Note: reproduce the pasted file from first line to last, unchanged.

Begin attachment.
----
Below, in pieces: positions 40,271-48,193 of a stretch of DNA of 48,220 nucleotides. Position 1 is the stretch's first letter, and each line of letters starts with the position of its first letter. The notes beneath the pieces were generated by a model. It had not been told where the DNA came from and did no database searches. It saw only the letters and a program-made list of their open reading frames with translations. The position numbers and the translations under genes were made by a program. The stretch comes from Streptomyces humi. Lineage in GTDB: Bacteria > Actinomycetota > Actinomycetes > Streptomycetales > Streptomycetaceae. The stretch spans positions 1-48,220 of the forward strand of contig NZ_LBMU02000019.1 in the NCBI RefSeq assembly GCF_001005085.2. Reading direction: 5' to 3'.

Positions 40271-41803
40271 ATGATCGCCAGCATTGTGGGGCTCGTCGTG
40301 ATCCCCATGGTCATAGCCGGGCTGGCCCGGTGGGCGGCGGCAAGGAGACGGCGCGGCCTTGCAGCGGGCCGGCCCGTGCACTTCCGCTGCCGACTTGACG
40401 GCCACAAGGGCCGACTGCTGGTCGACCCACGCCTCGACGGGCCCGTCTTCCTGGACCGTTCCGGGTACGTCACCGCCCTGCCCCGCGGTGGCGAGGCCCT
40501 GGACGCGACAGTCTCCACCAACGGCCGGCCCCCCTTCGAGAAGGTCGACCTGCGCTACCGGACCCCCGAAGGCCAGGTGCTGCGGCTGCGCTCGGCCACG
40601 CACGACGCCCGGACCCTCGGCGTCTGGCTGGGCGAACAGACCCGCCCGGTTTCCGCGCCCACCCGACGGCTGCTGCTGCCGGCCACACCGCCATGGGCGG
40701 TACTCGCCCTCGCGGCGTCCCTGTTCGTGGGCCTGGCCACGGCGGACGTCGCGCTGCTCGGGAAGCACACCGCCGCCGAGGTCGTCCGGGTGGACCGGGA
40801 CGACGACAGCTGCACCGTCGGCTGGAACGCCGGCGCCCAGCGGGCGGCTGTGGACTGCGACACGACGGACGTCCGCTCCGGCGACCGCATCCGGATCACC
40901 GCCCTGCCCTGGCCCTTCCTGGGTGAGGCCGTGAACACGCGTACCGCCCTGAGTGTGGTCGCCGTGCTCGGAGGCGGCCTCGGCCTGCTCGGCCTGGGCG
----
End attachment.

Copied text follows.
Below, in pieces: positions 40,271-48,193 of a stretch of DNA of 48,220 nucleotides. Position 1 is the stretch's first letter, and each line of letters starts with the position of its first letter. The notes beneath the pieces were generated by a model. It had not been told where the DNA came from and did no database searches. It saw only the letters and a program-made list of their open reading frames with translations. The position numbers and the translations under genes were made by a program. The stretch comes from Streptomyces humi. Lineage in GTDB: Bacteria > Actinomycetota > Actinomycetes > Streptomycetales > Streptomycetaceae. The stretch spans positions 1-48,220 of the forward strand of contig NZ_LBMU02000019.1 in the NCBI RefSeq assembly GCF_001005085.2. Reading direction: 5' to 3'.

Positions 40271-41803
40271 ATGATCGCCAGCATTGTGGGGCTCGTCGTG
40301 ATCCCCATGGTCATAGCCGGGCTGGCCCGGTGGGCGGCGGCAAGGAGACGGCGCGGCCTTGCAGCGGGCCGGCCCGTGCACTTCCGCTGCCGACTTGACG
40401 GCCACAAGGGCCGACTGCTGGTCGACCCACGCCTCGACGGGCCCGTCTTCCTGGACCGTTCCGGGTACGTCACCGCCCTGCCCCGCGGTGGCGAGGCCCT
40501 GGACGCGACAGTCTCCACCAACGGCCGGCCCCCCTTCGAGAAGGTCGACCTGCGCTACCGGACCCCCGAAGGCCAGGTGCTGCGGCTGCGCTCGGCCACG
40601 CACGACGCCCGGACCCTCGGCGTCTGGCTGGGCGAACAGACCCGCCCGGTTTCCGCGCCCACCCGACGGCTGCTGCTGCCGGCCACACCGCCATGGGCGG
40701 TACTCGCCCTCGCGGCGTCCCTGTTCGTGGGCCTGGCCACGGCGGACGTCGCGCTGCTCGGGAAGCACACCGCCGCCGAGGTCGTCCGGGTGGACCGGGA
40801 CGACGACAGCTGCACCGTCGGCTGGAACGCCGGCGCCCAGCGGGCGGCTGTGGACTGCGACACGACGGACGTCCGCTCCGGCGACCGCATCCGGATCACC
40901 GCCCTGCCCTGGCCCTTCCTGGGTGAGGCCGTGAACACGCGTACCGCCCTGAGTGTGGTCGCCGTGCTCGGAGGCGGCCTCGGCCTGCTCGGCCTGGGCG